Space to Think: A Process for Revising Fiction

Space to Think: A Process for Revising Fiction

Contributing writer Savanah Burns wrote this article on the process of revision. The featured image was taken by Lionel Gustave.

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Coming and Going: “The Geometry of Wishes” by Randall Watson

Coming and Going: “The Geometry of Wishes” by Randall Watson

Contributing writer Savanah Burns wrote this post in celebration of Randall Watson’s new book with Texas Review Press.

Everything has a place and time in life, and then life goes on, right? This is what nature warns us with the changing of the tree leaves. But in our own lives, the special and the ordinary moments in life come too fast and go too quickly. Those moments you didn’t know would be important until later on, such as when you first fall in love. And those moments you knew would change everything, such as the day your lover leaves. Read more

TRP at AWP

TRP at AWP

Contributing writer Laura Brackin writes about her time at AWP 2018.

Every year, the Association of Writers & Writing Programs (AWP) organizes a literary conference which draws thousands of people: authors, editors, journals, students, graduate and residency programs, presses, and people who simply love books. In the span of three days, hundreds of panels are set up, ranging in topics which cover such things as writing in the LGBTQ community, what to do with your MFA degree after graduation, how writers become editors, and many more. A conference goer could easily schedule a panel for every hour in each day, if they wanted to. Read more

Not all Nonfiction is Creatively Equal: A Look at Reading Nonfiction

Not all Nonfiction is Creatively Equal

Contributing writer Laura Brackin writes about nonfiction and how it is different from fiction, in terms of how a fiction reader should approach it.

Readers of fiction look for specific things in the literature they choose: well-voiced narration, dialogue that isn’t forced or seemingly “scripted,” proper grammar and punctuation, tension and urgency that keep the pages turning, and realistic characters who are well-developed and working to get themselves either out of trouble or closer to the desired object/situation/event.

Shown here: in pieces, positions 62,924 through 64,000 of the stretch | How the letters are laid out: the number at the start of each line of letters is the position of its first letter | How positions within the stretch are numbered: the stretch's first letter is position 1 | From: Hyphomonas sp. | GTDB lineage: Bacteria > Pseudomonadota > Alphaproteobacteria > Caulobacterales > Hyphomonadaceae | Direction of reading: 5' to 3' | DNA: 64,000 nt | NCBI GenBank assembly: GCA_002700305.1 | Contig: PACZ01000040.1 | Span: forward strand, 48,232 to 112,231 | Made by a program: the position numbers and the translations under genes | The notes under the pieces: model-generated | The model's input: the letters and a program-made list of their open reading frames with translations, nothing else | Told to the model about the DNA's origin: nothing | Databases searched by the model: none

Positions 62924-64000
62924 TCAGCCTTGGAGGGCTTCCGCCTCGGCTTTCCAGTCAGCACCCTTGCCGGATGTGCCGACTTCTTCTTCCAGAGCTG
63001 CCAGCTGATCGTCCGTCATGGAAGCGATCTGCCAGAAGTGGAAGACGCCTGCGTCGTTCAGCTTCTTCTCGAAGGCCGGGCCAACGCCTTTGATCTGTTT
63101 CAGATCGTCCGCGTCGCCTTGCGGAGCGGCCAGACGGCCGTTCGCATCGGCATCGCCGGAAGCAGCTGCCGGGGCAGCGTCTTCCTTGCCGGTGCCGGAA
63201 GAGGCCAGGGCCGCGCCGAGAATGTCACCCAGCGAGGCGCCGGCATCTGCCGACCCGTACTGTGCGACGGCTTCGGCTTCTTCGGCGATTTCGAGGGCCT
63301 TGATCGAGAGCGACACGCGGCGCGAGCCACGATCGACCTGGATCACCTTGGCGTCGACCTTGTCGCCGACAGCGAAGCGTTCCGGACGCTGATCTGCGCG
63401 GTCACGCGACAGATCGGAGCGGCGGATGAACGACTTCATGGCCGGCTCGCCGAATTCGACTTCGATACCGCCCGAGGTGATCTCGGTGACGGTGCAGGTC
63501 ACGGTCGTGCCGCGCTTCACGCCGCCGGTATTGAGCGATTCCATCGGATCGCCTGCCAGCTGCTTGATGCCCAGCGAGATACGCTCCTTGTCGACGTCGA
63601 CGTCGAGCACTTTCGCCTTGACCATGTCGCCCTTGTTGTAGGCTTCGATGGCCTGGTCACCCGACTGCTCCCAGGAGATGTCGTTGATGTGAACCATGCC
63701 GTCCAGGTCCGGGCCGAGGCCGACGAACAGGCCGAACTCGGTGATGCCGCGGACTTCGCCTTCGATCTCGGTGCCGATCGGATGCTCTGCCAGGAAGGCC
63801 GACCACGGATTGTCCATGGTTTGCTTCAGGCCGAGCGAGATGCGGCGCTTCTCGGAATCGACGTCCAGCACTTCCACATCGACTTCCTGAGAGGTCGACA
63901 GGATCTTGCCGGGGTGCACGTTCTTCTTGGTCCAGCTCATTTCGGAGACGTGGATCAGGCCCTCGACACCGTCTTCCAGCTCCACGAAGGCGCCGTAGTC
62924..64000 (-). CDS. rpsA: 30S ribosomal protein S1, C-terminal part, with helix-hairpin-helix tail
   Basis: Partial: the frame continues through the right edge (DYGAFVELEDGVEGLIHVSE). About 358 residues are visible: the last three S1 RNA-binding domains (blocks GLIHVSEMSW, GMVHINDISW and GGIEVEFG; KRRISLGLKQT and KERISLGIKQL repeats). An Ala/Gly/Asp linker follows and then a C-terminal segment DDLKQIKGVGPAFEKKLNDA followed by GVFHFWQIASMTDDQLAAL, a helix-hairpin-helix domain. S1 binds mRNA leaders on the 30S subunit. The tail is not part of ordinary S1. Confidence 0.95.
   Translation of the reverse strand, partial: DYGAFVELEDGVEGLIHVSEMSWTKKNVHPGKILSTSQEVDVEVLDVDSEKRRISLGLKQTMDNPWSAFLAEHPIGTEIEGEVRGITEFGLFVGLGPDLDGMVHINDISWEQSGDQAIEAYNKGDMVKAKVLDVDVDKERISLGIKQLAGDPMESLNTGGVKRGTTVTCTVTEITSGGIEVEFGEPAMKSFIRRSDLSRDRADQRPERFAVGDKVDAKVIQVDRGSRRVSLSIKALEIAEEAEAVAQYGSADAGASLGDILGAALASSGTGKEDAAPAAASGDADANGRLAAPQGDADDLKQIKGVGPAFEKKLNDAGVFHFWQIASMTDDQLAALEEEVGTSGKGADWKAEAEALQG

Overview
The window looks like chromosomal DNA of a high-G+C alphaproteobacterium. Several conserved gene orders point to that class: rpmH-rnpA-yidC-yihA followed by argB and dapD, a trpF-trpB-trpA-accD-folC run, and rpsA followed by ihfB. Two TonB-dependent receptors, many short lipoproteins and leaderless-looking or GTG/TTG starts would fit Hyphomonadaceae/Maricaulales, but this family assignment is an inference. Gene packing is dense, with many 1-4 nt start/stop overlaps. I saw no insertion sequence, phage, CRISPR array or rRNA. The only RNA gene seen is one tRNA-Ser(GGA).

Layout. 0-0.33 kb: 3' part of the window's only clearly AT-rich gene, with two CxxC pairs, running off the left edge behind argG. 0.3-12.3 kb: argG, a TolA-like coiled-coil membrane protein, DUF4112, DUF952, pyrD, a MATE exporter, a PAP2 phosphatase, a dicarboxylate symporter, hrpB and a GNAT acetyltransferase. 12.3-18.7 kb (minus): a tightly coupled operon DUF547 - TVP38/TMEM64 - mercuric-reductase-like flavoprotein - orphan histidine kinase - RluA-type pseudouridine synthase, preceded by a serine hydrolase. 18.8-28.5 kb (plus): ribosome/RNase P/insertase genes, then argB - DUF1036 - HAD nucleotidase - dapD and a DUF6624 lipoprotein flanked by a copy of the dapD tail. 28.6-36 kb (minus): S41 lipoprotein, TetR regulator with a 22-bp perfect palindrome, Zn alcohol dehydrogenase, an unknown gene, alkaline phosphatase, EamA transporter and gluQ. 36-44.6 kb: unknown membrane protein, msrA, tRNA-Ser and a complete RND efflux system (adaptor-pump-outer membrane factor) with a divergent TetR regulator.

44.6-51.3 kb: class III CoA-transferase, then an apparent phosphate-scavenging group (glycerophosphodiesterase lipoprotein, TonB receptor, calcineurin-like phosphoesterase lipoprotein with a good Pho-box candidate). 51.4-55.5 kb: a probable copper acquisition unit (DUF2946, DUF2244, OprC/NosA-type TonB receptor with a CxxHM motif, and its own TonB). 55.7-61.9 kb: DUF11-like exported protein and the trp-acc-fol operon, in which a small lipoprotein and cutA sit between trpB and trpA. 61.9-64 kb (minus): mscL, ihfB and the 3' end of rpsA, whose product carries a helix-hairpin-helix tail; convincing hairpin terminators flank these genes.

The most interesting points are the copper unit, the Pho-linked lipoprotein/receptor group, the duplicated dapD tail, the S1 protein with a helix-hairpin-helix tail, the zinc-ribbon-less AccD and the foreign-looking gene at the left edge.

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Four Insights into Writing Children’s Literature

Four Insights into Writing Children’s Literature

Contributing writer Savanah Burns wrote this post offering advice on writing children’s literature.

When it comes to writing “good” children’s literature, there are a few things authors have done well. First of all, the author needs to know their reader. Second of all, the author needs to successfully engross their reader in the narrative. Read more

Facebook: Not just for keeping up with the family

Facebook: Not just for keeping up with the family

Contributing writer and social media intern Elizabeth Evans continues a series of posts for authors on working various social media sites and using them to promote their work. The second in the series is on the platform Facebook.

Facebook has been a part of our daily lives since 2006. Facebook is so prevalent in our society that it’s become a verb in our daily vernacular (ex “I’m Facebooking right now”). 45% of American adults said in a Pew Research survey that they get news from Facebook, with 50% of users surveyed saying they get news solely from Facebook. Read more

Making a Lie Count: Developing Dialogue that Matters

Making a Lie Count

Contributing writer Savanah Burns wrote this post offering advice on writing convincing dialogue for your characters.

I had a friend once tell me that it is weird how we can never really know someone because we are not them, we are not omniscient, and we are not omnipresent. Yet, through our limited lens, we feel as though we know someone. Often, people are more than what we perceive. So, when we talk to them, there are countless things that go unsaid. So, what is left unsaid? How about someone’s lies, motives, secrets, and the truth? Read more

Exercising the Writing Muscle

Exercising the Writing Muscle

Contributing writer Laura Brackin gives some advice and tips on how to continue developing your writing skills and getting in that daily writing practice.

Professionals don’t become great in their specialty because they made As in school. While this helps them become the professionals they want to be, developing their skills doesn’t stop once they receive their diploma. Read more

Accepting Rejection

Accepting Rejection

Contributing writer Savanah Burns wrote this post offering advice on how to accept rejection in the world of writing.

A former creative writing professor of mine once explained said that she received a small card, no bigger than a business card, in the mail. On this little card, were the words, “Your submission was not accepted.” Read more